When my eldest daughter began her elementary school education, we lived in Venice, CA. Now Venice is pretty chill, as far as most neighborhood communities go. It takes a lot to stir up the locals. Losing our school principal did just
that. He had been at our local, public elementary school for years and was beloved, not for being warm and fuzzy, but for getting some serious funding to this much-deprived institution. And POOF, just like that, our Fairy Godfather, vanished. He took a position downtown at an arts-centric school that was too good to pass up. It was my first experience with “the one that got away”.
Several years later, after giving birth to a second child, we moved a mere 13 minutes away from our beloved Venice to a more “small town” community up above the beach cliffs. Word had it that the public schools (and private) were top notch, from elementary to high school.
My eldest daughter began second grade in this new school. The principal could not have been nicer. He sat down with us, showed us around the school and answered all our questions. The next year, he was gone. Another good one, snatched away.
My daughter just graduated our wonderful elementary school and despite an interim principal who was not very popular, due to the outstanding caliber of the teachers and the tireless commitment by the parent volunteers, the school ran for three years like the Lakers under Phil Jackson. Now the interim principal is out and a new one is about to begin his tenure. The Middle School where my daughter will be attending in the Fall, also has a new principal. Which begs the question:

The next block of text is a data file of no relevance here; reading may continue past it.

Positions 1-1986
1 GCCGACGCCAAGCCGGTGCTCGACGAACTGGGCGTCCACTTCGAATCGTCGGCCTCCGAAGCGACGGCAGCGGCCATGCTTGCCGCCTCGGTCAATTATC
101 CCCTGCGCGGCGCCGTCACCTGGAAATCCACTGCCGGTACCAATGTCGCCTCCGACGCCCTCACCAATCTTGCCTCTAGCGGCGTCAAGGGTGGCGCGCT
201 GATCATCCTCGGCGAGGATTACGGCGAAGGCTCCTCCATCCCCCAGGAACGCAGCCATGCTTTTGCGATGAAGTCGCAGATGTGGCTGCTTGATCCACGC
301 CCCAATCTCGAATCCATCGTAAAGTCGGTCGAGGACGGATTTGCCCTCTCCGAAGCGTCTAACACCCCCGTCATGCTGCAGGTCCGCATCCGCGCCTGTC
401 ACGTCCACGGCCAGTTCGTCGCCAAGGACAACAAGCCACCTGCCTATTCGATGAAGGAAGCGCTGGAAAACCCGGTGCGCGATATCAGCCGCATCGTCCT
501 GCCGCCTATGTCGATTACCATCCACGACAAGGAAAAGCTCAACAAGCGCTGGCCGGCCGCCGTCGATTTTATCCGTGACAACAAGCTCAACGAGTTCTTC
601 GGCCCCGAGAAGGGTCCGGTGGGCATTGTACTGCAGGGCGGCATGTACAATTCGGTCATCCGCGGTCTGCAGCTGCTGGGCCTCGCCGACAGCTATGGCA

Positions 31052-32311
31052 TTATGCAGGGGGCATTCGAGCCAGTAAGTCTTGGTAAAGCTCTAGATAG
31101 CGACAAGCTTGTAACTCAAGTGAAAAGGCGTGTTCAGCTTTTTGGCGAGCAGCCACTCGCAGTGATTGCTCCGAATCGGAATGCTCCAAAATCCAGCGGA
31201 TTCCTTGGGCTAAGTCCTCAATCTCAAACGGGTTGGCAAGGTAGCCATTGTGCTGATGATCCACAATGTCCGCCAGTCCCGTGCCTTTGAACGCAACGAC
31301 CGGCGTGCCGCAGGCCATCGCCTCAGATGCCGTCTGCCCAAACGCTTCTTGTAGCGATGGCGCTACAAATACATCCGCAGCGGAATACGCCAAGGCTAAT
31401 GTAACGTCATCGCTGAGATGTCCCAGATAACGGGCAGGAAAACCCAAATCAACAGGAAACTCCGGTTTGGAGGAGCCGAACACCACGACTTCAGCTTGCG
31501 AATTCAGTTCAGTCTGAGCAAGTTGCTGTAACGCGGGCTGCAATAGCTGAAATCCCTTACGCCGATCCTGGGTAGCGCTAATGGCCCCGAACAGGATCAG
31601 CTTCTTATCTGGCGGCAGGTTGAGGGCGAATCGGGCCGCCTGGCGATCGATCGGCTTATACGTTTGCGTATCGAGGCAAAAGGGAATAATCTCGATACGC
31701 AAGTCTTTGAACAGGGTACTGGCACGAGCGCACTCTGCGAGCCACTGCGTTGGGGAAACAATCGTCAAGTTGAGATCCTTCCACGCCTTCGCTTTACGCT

What is up with this Principal shell game? Now you see it, now you don’t.
I always envisioned the role of principal to be like the role of Narrator in “Our Town”. A constant. Boy, was I wrong. Principals are as expendable as a utility infielder or a long-suffering wife. Many get traded in a kind of Turnaround, much like a Hollywood script.
Apparently, according to Education Week, 20 percent of principals new to a school, leave that post within two years. A New Leaders Training study reports that new principal’s tend to leave a school if school test results dip their first year. Often there is an exodus of teachers and parents. And when again new principals are hired, the school continues to underperform. The idea, of course, is to try to hold on to that new principal, barring criminal behavior or utter chaos. Apparently, it usually takes 3 years for a principal to get their groove on. So, perhaps, patience is key when finding a new principal as is the initial vetting process. This principal turnover does not bode well for the health of our schools.